Not all Proseccos are created equally

Not all Proseccos are created equally

On the hillsides of Italy’s Conegliano Valdobbiadene wine region, geography, tradition and craftsmanship come together to create a sublime drinking experience

Prosecco’s a famously versatile and celebratory wine, elegant but relaxed, ready to add sparkle to any occasion.

But its knack for bringing delight to both serious and casual wine drinkers doesn’t mean that the white wine, produced in Italy’s northeast, is a simple drink. There are big differences between Proseccos, not just in taste, but in history, tradition, production methods and sustainability. Conegliano Valdobbiadene, a hilly cluster of 15 municipalities in the province of Treviso, about an hour’s drive from Venice, has set itself apart on all these criteria. No wonder. The region, which produced more than 91 million bottles last year, is known as the birthplace of Prosecco.

“When you’re driving the wine road there, you pass through a landscape that goes from being pastoral to something much more dramatic, with very steep hills covered with grape vines,” says Innocente Nardi, President of Consorzio Tutela del Vino Conegliano Valdobbiadene Prosecco, the organization that represents the area’s vine-growers, winemakers and bottlers. The organization and the region itself are named after the area’s two major towns, Conegliano (KOH-neh-L’EE’AH-noh) and Valdobbiadene (VAHL -dohb-BEE’AH-deh-ne). “In the morning, if you have a bit of a view, you’ll look out and see castles across the valley. It’s what storybooks are made of, but it’s real.”

Though Prosecco has been made in Italy for more than 300 years, in modern times, it’s taken Italy some time to officially recognize what wine lovers and critics have long recognized: that Conegliano Valdobbiadene Prosecco, sometimes shortened to Prosecco Superiore, stands apart from the rest.

Italy introduced the quality classification for wine, Denominazione di Origine Controllata (DOC), in the 1960s, regulating elements like the production area, wine colour, permitted grape varieties, styles of wine and production techniques for winemakers seeking the designation. Prosecco DOC, then, comes from wine makers in nine provinces in the Veneto and Friuli–Venezia Giulia regions, and about 80 per cent of Prosecco consumed around the world has the DOC designation. But in 1980, Italy introduced another stricter designation label, Denominazione di Origine Controllata e Garantita (DOCG), the “guarantee” representing higher standards and a rigorous testing process.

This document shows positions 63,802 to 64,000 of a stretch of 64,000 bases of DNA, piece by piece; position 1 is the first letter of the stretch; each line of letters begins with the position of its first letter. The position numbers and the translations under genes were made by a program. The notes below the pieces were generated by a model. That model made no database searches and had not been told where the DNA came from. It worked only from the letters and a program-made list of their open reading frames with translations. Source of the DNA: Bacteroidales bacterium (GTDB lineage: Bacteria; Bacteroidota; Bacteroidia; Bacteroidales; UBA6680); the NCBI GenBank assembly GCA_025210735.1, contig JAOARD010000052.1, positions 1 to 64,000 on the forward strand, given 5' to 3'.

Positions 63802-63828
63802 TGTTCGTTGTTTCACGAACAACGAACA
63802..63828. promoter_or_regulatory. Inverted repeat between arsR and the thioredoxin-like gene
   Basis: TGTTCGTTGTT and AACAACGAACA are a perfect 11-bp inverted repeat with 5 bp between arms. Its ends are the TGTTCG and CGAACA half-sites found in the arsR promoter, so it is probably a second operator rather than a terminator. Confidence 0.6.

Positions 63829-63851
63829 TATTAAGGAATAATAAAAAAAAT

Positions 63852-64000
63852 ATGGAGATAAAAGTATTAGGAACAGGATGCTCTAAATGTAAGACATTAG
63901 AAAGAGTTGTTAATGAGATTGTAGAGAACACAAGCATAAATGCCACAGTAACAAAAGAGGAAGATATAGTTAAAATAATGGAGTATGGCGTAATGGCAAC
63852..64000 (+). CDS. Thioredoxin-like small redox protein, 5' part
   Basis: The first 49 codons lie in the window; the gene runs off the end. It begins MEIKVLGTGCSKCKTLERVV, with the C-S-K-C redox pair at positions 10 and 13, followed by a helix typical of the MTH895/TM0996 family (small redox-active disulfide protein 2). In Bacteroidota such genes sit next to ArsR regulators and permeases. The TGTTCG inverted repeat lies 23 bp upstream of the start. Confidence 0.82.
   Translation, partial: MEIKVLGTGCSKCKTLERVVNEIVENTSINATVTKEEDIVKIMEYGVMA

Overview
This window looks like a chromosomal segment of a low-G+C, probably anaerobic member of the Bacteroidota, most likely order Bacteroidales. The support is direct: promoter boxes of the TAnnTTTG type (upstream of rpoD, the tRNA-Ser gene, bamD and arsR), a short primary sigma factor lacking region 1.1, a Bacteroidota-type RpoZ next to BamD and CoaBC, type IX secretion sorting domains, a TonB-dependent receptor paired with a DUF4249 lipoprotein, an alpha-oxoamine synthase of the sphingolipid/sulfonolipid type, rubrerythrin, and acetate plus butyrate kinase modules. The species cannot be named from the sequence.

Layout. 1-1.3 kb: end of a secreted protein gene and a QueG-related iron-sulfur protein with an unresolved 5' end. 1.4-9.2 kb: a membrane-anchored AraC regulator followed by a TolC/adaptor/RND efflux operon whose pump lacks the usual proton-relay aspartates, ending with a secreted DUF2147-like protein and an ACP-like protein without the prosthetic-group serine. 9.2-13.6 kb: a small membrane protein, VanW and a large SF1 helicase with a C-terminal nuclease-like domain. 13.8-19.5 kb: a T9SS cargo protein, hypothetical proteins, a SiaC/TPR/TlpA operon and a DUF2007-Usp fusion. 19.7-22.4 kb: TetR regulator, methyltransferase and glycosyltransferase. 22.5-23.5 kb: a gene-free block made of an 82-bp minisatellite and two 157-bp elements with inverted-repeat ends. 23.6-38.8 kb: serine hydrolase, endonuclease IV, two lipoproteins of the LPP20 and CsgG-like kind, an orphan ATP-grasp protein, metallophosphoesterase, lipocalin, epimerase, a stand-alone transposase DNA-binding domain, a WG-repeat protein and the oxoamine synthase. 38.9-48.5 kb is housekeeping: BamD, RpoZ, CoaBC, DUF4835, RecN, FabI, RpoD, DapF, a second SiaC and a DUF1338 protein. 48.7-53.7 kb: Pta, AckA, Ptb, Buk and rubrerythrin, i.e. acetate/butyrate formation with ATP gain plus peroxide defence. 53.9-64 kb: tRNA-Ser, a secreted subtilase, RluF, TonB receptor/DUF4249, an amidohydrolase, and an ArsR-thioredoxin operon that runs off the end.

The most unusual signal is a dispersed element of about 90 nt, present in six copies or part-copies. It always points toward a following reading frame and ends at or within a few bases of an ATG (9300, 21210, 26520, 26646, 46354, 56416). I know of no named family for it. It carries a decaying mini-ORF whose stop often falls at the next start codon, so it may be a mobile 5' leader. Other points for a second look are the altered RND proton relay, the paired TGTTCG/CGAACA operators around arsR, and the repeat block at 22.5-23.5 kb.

DOCG designation was implemented for Prosecco in 2009, which allowed the producers of Conegliano Valdobbiadene to, at last, be officially recognized for the high quality and authenticity of their wines. Their piece of Veneto is small: a production area of just 8,088 hectares last year. Yields are limited, while vinification must be carried out according to the strict norms of the production regulations, taking place only within the 15 municipalities of the DOCG zone.

Prosecco can vary in sweetness from Brut to Extra Dry to Dry, and may be spumante (sparkling), frizzante (semi-sparkling) or tranquillo (still). Spumante accounts for about 96 per cent of production and represents the best expression of the wine. All Prosecco is made primarily from Glera grapes—DOCG certification requires that 85 per cent of Prosecco grapes must be Glera, which evoke the taste of apples and peaches, and the aroma of white flowers. But there are many factors that affect the wine’s quality and character. The production method used in Conegliano Valdobbiadene is almost exclusively the Italian Method, where the second fermentation, which produces the fizz, takes place in pressurized stainless-steel vats. The technique highlights the aromas that are naturally typical of the Glera grape and produces a sparkle that’s more finessed on the palate than other Proseccos; indeed, some producers refer to it as the “Conegliano Valdobbiadene Method.”